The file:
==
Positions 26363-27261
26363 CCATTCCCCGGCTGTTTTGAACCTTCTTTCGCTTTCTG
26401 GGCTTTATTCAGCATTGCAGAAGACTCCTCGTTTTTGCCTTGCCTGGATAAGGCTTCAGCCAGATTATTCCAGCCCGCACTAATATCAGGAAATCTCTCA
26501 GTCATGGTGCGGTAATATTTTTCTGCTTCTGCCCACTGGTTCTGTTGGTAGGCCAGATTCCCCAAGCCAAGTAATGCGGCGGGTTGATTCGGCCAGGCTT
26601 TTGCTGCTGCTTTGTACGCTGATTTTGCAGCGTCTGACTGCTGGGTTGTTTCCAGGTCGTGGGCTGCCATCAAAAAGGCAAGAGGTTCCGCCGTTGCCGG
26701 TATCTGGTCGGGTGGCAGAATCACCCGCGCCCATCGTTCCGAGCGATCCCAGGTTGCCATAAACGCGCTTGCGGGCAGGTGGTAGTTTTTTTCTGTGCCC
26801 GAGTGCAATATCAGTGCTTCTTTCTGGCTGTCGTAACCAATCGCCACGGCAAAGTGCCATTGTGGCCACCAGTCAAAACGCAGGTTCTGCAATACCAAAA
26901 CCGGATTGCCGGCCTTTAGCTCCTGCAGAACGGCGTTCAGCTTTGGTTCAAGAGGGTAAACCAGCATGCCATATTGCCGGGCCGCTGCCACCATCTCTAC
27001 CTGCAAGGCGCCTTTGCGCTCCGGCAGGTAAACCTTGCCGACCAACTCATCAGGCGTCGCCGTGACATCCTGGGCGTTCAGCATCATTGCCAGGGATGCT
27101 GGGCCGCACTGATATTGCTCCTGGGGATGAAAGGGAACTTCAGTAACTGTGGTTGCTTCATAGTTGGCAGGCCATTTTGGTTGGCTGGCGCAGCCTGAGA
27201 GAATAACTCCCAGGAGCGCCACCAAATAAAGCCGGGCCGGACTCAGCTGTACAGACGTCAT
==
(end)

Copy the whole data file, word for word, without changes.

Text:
Positions 26363-27261
26363 CCATTCCCCGGCTGTTTTGAACCTTCTTTCGCTTTCTG
26401 GGCTTTATTCAGCATTGCAGAAGACTCCTCGTTTTTGCCTTGCCTGGATAAGGCTTCAGCCAGATTATTCCAGCCCGCACTAATATCAGGAAATCTCTCA
26501 GTCATGGTGCGGTAATATTTTTCTGCTTCTGCCCACTGGTTCTGTTGGTAGGCCAGATTCCCCAAGCCAAGTAATGCGGCGGGTTGATTCGGCCAGGCTT
26601 TTGCTGCTGCTTTGTACGCTGATTTTGCAGCGTCTGACTGCTGGGTTGTTTCCAGGTCGTGGGCTGCCATCAAAAAGGCAAGAGGTTCCGCCGTTGCCGG
26701 TATCTGGTCGGGTGGCAGAATCACCCGCGCCCATCGTTCCGAGCGATCCCAGGTTGCCATAAACGCGCTTGCGGGCAGGTGGTAGTTTTTTTCTGTGCCC
26801 GAGTGCAATATCAGTGCTTCTTTCTGGCTGTCGTAACCAATCGCCACGGCAAAGTGCCATTGTGGCCACCAGTCAAAACGCAGGTTCTGCAATACCAAAA
26901 CCGGATTGCCGGCCTTTAGCTCCTGCAGAACGGCGTTCAGCTTTGGTTCAAGAGGGTAAACCAGCATGCCATATTGCCGGGCCGCTGCCACCATCTCTAC
27001 CTGCAAGGCGCCTTTGCGCTCCGGCAGGTAAACCTTGCCGACCAACTCATCAGGCGTCGCCGTGACATCCTGGGCGTTCAGCATCATTGCCAGGGATGCT
27101 GGGCCGCACTGATATTGCTCCTGGGGATGAAAGGGAACTTCAGTAACTGTGGTTGCTTCATAGTTGGCAGGCCATTTTGGTTGGCTGGCGCAGCCTGAGA
27201 GAATAACTCCCAGGAGCGCCACCAAATAAAGCCGGGCCGGACTCAGCTGTACAGACGTCAT